If you have fibromyalgia, you most likely have also experienced some memory loss and difficulty concentrating – what we often refer to as fibro-fog. You may have even felt at times like you were literally losing your mind – like parts of your brain just quit working. These cognitive functioning problems are so common with FM that they have been included in the proposed new fibromyalgia diagnostic criteria.
We know that cognitive functioning problems exist with FM; what we don't know is why. What causes them? A new study presented at the 6th World Congress of the World Institute of Pain suggests that pain may be the primary factor contributing to our cognitive impairment.
Study Design and Results
The researchers evaluated 35 fibromyalgia patients and 29 healthy controls. All of the participants were tested using a neuropsychologic test that quantifies numerical ability, attentional control, and speed of cognitive processing. In order to determine what factors might have an effect on cognitive function, subjects were also given questionnaires that measured pain, depression, anxiety, fatigue, sleep and medication intake.
The FM group performed fewer calculations than the control group in each of the five task sessions and they showed less improvement in performance over time. This was pretty much what the researchers had expected. What surprised them, however, was that it was the level of their pain that predicted their cognitive performance. In other words, the higher the pain level, the lower the cognitive functioning ability. The other factors measured – depression, anxiety, fatigue and sleep – had no relationship to cognitive functioning.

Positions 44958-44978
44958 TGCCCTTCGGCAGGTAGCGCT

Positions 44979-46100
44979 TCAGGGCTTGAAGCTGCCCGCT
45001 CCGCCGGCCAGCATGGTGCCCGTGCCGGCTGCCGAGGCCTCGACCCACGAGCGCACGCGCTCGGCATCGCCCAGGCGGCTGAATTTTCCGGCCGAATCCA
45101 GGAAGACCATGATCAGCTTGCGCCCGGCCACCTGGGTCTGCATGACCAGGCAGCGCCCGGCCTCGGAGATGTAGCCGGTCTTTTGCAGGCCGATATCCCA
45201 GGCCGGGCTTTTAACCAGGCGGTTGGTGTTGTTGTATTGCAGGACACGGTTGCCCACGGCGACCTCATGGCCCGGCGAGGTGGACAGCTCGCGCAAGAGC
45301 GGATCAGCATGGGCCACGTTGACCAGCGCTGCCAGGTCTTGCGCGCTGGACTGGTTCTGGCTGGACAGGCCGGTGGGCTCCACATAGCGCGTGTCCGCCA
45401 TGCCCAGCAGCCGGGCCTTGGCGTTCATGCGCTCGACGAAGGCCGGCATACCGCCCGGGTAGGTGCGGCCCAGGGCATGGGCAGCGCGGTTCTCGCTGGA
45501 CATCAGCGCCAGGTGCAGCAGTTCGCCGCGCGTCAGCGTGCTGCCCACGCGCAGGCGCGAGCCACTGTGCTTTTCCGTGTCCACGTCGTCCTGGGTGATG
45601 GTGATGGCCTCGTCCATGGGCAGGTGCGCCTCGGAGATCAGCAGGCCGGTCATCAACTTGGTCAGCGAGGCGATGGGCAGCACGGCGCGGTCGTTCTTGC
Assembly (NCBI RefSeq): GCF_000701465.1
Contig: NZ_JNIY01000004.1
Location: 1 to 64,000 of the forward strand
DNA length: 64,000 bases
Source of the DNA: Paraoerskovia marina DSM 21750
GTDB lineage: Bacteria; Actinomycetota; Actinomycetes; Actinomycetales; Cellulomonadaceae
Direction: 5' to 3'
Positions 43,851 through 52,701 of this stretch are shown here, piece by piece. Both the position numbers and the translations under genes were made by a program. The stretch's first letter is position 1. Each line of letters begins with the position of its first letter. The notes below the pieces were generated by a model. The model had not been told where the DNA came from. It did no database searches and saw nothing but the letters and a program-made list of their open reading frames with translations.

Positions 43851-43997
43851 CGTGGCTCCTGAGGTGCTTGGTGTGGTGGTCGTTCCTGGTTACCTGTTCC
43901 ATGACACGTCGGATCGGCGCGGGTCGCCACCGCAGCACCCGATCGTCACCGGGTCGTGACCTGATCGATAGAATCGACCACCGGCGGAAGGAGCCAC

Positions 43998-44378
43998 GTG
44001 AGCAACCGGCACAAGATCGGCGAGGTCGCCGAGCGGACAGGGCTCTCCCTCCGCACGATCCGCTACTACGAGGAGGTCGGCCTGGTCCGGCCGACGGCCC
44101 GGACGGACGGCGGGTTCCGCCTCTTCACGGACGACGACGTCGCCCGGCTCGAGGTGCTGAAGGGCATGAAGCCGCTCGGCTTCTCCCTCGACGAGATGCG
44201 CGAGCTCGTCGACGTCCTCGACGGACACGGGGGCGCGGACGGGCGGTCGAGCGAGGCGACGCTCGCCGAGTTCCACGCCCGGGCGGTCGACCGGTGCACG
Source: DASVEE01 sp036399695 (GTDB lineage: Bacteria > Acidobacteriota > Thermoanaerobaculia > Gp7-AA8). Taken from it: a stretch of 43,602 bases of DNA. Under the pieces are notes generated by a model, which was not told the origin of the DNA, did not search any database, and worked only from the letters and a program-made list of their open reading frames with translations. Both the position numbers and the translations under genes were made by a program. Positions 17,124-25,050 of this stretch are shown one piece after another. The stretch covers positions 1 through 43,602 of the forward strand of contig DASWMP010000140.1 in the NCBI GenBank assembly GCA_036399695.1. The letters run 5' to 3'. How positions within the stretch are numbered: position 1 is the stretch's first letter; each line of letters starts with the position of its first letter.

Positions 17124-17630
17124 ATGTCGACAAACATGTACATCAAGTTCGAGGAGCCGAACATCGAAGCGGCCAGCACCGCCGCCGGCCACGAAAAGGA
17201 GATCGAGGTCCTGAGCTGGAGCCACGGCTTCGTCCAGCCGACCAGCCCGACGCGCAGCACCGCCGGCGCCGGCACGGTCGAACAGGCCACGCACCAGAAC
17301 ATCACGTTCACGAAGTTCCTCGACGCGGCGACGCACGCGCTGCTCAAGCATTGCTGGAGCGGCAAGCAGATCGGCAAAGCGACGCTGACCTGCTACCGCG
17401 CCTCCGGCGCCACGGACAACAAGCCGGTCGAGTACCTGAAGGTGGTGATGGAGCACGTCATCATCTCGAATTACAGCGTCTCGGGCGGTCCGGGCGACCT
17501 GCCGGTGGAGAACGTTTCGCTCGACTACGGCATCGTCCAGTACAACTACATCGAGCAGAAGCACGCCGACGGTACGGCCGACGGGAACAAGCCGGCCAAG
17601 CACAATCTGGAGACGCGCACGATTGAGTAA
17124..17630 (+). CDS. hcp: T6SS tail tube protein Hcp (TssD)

That was the first surprise, but the researchers had an even bigger surprise in store. They had hypothesized that the patients taking opioid medications would not do as well because the opioids would disrupt their cognitive functioning. But surprise – the patients taking opioid medication performed better than those who who were not!
In an interview with Medscape Medical News, Stefan Duschek, Ph.D., from the University of Munich, in Germany, who presented the study, said, "Pain is an attention-demanding condition; one may suppose that central nociceptive activity detracts from cognition by requiring enhanced neural processing resources."
In a nutshell, the brain can only handle so much at one time. When it is busy trying to deal with pain, it can't perform other functions as well.
This is such an interesting study. For years many doctors have tried to dismiss our cognitive difficulties, attributing them to depression or medication. But it turns out that what we've known all along is true – it's the pain that's causing most of our cognitive problems.
I suspect that if there was more focus on treating our pain early and thoroughly, many of our other symptoms would improve as well.
6th World Congress of the World Institute of Pain: Abstract 112. Presented February 4, 2012.
Johnson, K. (2012, February 6). Pain negatively affects cognition in fibromyalgia. Medscape Medical News.
Published On: February 22, 2012